BOSTON (CBS) — Questions and concerns continue to swirl around the MBTA’s controversial plan to upgrade WiFi service by installing hundreds of 74-foot monopoles along the Commuter Rail system.
On Monday, Fiscal and Management Control Board members listened to more than an hour of public feedback during another crowded meeting. Homeowners and state lawmakers representing communities like Rockport, Andover, Medford, Acton and Manchester-by-the-Sea voiced their opposition to the project.
Board members extended their review process until August 14 as they continue to gather details about the contract inked in 2014. The MBTA had previously announced a 30-day review of the project amid an outcry from North Shore communities.
“There is deep, deep concern,” Senate Minority Leader Bruce Tarr, a Gloucester Republican, told board members. “There does not seem to be a satisfactory amount of communication or interaction with the communities that will be affected by this project.”
For the first time, the MBTA also shared a map of all 320 proposed monopole locations. The structures would be installed along the MBTA’s right-of-way, which is exempt from local zoning laws.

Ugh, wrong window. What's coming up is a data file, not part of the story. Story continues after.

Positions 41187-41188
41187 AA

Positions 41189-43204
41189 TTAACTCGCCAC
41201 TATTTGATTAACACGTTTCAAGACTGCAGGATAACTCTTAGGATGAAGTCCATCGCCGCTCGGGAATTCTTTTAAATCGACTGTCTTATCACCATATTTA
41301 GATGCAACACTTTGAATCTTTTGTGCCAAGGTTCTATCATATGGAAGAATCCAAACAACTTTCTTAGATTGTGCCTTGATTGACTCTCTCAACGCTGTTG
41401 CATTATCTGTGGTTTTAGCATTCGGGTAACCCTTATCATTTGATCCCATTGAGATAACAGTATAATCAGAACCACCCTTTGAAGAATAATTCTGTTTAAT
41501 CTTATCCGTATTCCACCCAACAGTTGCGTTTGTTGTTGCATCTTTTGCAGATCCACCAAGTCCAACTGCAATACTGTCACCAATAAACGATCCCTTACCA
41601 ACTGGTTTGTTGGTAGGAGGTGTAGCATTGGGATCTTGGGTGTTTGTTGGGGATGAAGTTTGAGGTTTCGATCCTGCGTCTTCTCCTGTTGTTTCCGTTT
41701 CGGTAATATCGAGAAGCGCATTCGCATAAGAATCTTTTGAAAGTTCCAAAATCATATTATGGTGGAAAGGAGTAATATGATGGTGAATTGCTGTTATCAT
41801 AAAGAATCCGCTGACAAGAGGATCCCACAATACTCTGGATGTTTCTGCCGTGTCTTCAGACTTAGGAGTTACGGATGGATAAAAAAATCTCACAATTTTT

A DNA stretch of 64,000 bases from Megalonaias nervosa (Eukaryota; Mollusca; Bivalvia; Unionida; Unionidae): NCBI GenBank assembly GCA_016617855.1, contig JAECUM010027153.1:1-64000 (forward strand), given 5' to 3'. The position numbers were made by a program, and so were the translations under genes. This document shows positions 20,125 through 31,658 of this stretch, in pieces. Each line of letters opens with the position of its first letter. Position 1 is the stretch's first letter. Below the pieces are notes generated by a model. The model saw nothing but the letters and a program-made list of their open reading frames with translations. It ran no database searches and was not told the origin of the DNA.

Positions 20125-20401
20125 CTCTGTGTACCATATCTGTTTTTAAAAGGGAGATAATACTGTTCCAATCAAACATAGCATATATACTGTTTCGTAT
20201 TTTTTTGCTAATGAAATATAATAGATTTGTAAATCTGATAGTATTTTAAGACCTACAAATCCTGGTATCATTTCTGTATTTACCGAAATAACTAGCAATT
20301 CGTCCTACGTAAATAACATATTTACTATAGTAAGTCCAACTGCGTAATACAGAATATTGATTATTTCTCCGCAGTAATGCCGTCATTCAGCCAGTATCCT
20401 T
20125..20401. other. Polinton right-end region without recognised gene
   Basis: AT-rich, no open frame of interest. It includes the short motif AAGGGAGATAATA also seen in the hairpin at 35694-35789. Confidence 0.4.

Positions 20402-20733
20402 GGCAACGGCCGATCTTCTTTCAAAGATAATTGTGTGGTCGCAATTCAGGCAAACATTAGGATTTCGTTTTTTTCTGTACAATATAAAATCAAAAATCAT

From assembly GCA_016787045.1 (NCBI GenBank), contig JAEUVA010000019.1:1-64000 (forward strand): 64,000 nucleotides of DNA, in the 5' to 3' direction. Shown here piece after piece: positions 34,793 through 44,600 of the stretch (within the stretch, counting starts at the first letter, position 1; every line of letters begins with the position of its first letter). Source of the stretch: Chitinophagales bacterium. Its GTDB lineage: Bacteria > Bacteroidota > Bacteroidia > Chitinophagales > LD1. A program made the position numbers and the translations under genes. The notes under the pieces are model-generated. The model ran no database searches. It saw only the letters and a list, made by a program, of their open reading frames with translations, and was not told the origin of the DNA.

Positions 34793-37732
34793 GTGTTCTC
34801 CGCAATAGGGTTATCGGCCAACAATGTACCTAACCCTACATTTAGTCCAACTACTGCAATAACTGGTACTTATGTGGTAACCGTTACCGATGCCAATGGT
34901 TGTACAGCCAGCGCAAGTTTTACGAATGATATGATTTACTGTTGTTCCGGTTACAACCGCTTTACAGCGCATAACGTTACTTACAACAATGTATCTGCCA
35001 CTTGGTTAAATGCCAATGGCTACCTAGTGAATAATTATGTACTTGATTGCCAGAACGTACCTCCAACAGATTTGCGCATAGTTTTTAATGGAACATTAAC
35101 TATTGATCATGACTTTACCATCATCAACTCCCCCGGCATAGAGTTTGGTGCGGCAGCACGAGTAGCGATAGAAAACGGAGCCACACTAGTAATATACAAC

As a result, the only agency that has direct oversight of the approval process is the FCC. The I-Team previously reported the Massachusetts congressional delegation wants the federal agency to “carefully review” the project.
The WiFi contract grants Australian-based BAI Communications with a 24-year deal would allow the company to build the entire $140 million network at its own cost.
Basic service would be free for commuters, with a faster premium service available for a fee. The MBTA would receive 7.5% of the net revenue, according to the arrangement.
On Monday, interim MBTA General Manager Steve Poftak shared some of the findings of the 30-day review. He said the agency would not receive revenue from the project until the company had recouped its capital investment.
“That leads us to conclude that the net revenue paid to the MBTA over the life of the contract will not be significant,” Poftak said.
The MBTA has said the existing WiFi service on the commuter rail is a common source of customer complaints. Poftak said the project has the potential to provide better WiFi and cellular service along the tracks.
He also said the WiFi transmitters will be place about 35 feet on the monopoles. The remained height of the structures would be leased to commercial carriers.
MBTA counsel who reviewed the contract said there is no “termination for convenience clause,” meaning the agency cannot simply cancel the deal if it chooses.
Community members say they were blindsided by the project, which they claim would drag down property values and damage historical neighborhoods.
Andover town leaders and homeowners were the first to question the initiative in early June.
“I would like to apologize for wearing shorts to this dignified meeting, but I’m on vacation,” Andover resident Carey Poe told the board. “I came from Cape Cod, the one week of the I year I get to spend with my entire family. That’s how important this is to my wife and me. We have to live with the decision you’re going to make.”